Those are intended to contain liquid fuels, not gaseous ones under pressure. If you want an impact-proof gas cylinder, you will find they weigh more than the engine of the car does, empty.

To give you some idea of how long this has been promoted, watch this very early 80s video:
http://www.youtube.com/watch?v=irvktfQvu4M

Those lightweight tanks? Yeah, turned out they delaminated and ruptured after a while, which is why they never went anywhere in the marketplace.

For a given volume tank, you will get far less range on natural gas, as well.


12 posted on 08/27/2012 4:44:17 AM PDT by Spktyr (Overwhelmingly superior firepower and the willingness to use it is the only proven peace solution.)
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To: Spktyr

With capturing all of it instead of burning it off will also raise production and lower the cost. So why is it that your glass is twice the size it has to be? Dealing with a problem that is either a glass half full or half empty is not the way one should be looking at efficiency when it comes to dealing with engineering problems.


13 posted on 08/27/2012 4:44:34 AM PDT by mazda77 ("Defeating the Totalitarian Lie" By: Hilmar von Campe. Everybody should read it.)
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To: Caipirabob

Honda already sells a $25K natural gas powered Civic variant, the Civic GX.

Nobody except government agencies buys them.


14 posted on 08/27/2012 4:45:17 AM PDT by Spktyr (Overwhelmingly superior firepower and the willingness to use it is the only proven peace solution.)
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To: paratrooper82
...How about DRILL BABY DRILL...

Agree! My question is Why are we putting our oil on the OPEC commodities board and purchasing it back? This makes no sense to me.
15 posted on 08/27/2012 4:45:41 AM PDT by vet7279
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To: SueRae

NatGas folks have been dreaming of transportation demand for 30 years at least. And, with the 100% backing of enviro’s - at least throughout the 90’s and the early aughts. You’re right - the explosion risk is too scary and until that’s solved Boone should save his articles and get in the lab.


16 posted on 08/27/2012 4:47:13 AM PDT by major-pelham
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To: mazda77

People have been trying to attack these “engineering problems” with NGVs for at least the past fifty years. Nobody’s solved them all and they’re still not very good.

Capturing it all isn’t even an option with the infrastructure we have now. We would need literally an order of magnitude more pipelines, etc., to even begin to feed the vehicle fleet.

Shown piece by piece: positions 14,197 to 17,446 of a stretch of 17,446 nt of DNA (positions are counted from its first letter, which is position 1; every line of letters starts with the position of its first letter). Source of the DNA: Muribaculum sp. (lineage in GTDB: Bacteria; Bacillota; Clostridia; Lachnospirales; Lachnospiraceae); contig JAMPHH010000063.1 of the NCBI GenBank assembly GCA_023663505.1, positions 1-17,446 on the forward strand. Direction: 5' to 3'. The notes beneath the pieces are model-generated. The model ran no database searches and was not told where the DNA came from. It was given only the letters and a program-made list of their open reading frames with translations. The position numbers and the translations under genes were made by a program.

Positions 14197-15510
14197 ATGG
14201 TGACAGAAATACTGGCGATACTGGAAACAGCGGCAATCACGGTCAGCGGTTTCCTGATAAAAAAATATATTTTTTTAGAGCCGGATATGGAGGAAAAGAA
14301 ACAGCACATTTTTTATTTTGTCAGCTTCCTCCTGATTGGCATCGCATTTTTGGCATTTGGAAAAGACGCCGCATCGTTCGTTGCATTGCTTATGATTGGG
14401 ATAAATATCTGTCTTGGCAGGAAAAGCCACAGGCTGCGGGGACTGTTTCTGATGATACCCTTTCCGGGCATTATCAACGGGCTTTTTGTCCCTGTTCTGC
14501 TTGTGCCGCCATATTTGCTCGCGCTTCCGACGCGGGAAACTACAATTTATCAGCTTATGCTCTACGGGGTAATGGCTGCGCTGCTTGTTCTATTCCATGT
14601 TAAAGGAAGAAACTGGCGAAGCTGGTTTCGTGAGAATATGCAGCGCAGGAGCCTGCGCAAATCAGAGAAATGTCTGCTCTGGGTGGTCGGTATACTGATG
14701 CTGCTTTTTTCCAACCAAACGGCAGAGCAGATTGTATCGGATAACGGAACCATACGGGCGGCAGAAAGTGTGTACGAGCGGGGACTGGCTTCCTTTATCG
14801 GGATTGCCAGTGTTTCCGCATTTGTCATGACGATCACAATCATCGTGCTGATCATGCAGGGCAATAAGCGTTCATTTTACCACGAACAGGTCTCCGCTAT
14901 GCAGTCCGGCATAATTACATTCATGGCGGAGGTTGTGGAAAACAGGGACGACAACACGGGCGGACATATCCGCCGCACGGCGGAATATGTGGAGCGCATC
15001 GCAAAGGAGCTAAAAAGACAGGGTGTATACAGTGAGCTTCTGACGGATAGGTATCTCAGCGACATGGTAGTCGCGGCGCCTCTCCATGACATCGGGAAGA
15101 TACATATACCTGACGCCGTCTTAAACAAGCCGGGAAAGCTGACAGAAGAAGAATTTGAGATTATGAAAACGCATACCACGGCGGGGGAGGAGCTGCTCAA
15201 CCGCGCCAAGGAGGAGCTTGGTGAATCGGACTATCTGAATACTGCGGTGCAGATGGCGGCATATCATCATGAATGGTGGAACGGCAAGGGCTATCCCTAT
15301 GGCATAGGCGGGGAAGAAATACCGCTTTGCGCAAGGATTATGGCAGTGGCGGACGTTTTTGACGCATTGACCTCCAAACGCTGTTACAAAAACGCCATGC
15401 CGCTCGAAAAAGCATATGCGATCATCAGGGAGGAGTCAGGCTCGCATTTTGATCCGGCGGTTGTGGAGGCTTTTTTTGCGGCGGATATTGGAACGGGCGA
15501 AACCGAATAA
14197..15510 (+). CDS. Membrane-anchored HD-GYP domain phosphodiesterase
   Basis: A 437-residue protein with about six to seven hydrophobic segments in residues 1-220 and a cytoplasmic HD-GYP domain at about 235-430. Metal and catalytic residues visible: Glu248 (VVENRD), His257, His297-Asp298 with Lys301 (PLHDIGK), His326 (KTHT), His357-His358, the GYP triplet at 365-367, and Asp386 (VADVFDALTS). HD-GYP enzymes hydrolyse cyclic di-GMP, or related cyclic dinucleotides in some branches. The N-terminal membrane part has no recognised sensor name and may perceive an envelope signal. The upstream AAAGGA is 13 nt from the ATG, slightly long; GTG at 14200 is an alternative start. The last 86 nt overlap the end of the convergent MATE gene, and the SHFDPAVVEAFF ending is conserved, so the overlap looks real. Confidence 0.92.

17 posted on 08/27/2012 4:47:13 AM PDT by Spktyr (Overwhelmingly superior firepower and the willingness to use it is the only proven peace solution.)
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To: SeekAndFind

Perhaps some will now understand why the environmental movement is trying to kill natural gas now.

Once natural gas becomes used for transportation fuel, it will be insane to reverse course and pursue subsidized electric, ethanol or algae.

Clean, domestic natural gas, produced by American workers earning above-average wages will become part of our culture in places like Pennsylvania, Ohio and New York.

Turning the traditionally blue states of Pennsylvania and New York into energy proucers will also change the politics of those states......something liberals cannot allow.


18 posted on 08/27/2012 4:50:52 AM PDT by Erik Latranyi (When religions have to beg the gov't for a waiver, we are already under socialism.)
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To: Spktyr

Power plants would then revert to coal and nuclear fuel. The reason for coal and nuclear not being used is political, not economic or scientific


19 posted on 08/27/2012 4:50:52 AM PDT by bert ((K.E. N.P. N.C. +12 ..... Present failure and impending death yield irrational action))
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To: SeekAndFind
Natural Gas for Cars (The key to ending OPEC’s control over the U.S. transportation industry)

Geez, what dopey crap. Sounds as though it's written by someone heavily invested in natural gas. More than half of U.S. petroleum does not come from OPEC nations. 60% of world petroleum is non-OPEC petroleum. And since the beginning of oil production (1859), the world has used about 1 trillion barrels. The United States, in oil shale alone, has about 2 trillion barrels. This doesn't include what is out there on the continental shelf or in Alaska and other places. North America (U.S., Canada, and Mexico) dwarfs the petroleum reserves of the rest of the world.